Association Study of Catechol- O-Methyltransferase Gene and Dopamine D4 Receptor Gene Polymorphisms and Personality Traits in Healthy Young Chinese FemalesTsai S.-J. · Hong C.-J. · Yu Y.W.-Y. · Chen T.-J.
aDepartment of Psychiatry, Taipei Veterans General Hospital, bDivision of Psychiatry, School of Medicine, National Yang-Ming University, Taipei, cYu’s Psychiatric Clinic, dKai-Suan Psychiatric Hospital, and eDepartment of Psychiatry, E-Da Hospital, Kaohsiung, Taiwan, ROC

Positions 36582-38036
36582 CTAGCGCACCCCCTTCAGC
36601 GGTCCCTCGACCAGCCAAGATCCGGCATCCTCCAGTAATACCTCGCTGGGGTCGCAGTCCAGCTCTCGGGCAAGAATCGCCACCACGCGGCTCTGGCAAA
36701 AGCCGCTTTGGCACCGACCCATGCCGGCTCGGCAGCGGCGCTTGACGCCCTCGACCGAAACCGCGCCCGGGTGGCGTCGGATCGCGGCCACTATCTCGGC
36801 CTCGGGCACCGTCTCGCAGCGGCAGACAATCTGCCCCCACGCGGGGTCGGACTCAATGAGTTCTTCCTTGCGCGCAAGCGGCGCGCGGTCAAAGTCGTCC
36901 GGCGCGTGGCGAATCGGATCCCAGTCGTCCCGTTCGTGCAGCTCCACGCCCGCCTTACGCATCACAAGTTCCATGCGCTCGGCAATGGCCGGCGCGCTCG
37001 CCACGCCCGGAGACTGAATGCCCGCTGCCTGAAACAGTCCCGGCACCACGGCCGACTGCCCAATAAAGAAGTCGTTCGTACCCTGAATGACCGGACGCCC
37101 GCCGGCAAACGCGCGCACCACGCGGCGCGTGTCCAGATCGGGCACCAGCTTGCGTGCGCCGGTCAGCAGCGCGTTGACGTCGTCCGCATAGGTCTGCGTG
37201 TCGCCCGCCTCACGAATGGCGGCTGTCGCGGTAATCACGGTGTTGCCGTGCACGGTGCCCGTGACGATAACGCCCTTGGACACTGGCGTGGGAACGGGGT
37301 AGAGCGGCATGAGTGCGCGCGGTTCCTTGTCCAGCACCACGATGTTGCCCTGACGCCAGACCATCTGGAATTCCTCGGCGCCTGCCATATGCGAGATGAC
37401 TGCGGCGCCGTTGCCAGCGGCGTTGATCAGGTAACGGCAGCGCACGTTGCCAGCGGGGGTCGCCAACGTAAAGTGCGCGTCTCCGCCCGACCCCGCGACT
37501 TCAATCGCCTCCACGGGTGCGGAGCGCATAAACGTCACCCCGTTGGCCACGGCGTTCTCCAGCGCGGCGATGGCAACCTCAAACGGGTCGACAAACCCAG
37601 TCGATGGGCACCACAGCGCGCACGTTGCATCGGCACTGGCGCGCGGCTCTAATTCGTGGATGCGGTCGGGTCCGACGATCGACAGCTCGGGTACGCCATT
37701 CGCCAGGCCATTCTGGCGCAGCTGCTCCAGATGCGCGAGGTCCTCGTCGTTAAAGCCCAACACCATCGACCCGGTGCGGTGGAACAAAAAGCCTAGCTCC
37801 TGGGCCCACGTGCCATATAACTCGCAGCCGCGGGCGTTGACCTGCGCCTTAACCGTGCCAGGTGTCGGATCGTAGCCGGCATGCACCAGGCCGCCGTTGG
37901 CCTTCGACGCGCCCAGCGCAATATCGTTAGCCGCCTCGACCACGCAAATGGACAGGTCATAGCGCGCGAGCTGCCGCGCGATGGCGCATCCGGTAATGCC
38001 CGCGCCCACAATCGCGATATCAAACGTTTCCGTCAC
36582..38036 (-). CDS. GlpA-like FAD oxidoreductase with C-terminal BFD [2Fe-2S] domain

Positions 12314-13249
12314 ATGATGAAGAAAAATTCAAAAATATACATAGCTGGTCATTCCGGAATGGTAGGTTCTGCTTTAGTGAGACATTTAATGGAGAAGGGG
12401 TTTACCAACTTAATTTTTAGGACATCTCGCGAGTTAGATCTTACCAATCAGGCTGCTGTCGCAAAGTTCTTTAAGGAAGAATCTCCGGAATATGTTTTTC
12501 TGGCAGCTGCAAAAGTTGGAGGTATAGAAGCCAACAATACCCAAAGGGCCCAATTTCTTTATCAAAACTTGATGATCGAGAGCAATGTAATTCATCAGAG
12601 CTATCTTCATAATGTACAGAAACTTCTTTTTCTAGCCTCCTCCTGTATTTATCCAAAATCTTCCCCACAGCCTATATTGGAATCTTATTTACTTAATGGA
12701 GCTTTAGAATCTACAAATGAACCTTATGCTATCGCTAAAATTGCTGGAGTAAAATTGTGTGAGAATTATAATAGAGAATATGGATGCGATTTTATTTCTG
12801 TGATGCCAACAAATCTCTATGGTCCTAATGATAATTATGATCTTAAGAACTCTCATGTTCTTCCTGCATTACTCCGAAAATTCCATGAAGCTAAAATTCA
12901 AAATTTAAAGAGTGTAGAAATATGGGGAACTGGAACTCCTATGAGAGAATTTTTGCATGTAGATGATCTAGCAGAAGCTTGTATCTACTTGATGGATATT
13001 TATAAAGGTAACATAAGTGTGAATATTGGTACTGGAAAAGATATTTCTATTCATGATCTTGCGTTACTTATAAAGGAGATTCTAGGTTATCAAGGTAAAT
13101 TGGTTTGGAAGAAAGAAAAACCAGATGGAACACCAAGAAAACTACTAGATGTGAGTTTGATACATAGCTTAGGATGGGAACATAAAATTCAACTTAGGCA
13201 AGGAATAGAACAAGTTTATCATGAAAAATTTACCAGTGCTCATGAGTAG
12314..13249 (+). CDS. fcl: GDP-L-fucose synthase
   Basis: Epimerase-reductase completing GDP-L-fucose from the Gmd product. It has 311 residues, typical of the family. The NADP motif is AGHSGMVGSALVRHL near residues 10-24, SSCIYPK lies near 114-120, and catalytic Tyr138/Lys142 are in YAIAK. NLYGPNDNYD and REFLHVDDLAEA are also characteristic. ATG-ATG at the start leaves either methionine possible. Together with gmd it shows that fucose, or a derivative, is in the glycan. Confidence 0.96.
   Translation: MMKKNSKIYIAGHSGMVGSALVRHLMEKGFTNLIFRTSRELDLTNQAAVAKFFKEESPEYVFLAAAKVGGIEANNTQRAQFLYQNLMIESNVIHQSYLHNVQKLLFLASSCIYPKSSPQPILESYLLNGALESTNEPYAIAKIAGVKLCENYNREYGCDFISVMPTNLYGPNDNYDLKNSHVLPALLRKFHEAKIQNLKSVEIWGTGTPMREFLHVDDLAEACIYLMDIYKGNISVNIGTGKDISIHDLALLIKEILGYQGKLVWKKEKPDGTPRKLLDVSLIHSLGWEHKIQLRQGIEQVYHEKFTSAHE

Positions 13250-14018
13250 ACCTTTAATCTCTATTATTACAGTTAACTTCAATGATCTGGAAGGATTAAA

Human personality traits, which are substantially heritable, may be modulated by monoamine neurotransmitters. It has been demonstrated that the catechol-O-methyltransferase (COMT) Val158Met genetic polymorphism, a functional polymorphism that may affect monoamine metabolism, is possibly associated with specific personality traits. In addition, a polymorphism in the dopamine D4 receptor (DRD4) gene exon 3 has been associated in some, but not all, studies with the novelty seeking personality trait, as evaluated by the Tridimensional Personality Questionnaire (TPQ). In this study, associations between these two polymorphisms and TPQ personality traits were investigated in a sample population of 120 healthy young Chinese females. The results of this analysis reveal that the COMT Val158Met polymorphism was significantly associated with novelty seeking (p = 0.017) and reward dependence scores (p = 0.015) in our sample. However, no significant differences were demonstrated comparing TPQ-specific scores for subjects bearing different DRD4 genotypes. The present study suggests that the functional COMT Val158Met genetic polymorphism contributes to individual differences in the personality traits novelty seeking and reward dependence. Similar to the results of a recent meta-analytic review, however, no association was demonstrated between this DRD4 polymorphism and novelty seeking in our young Chinese female sample population.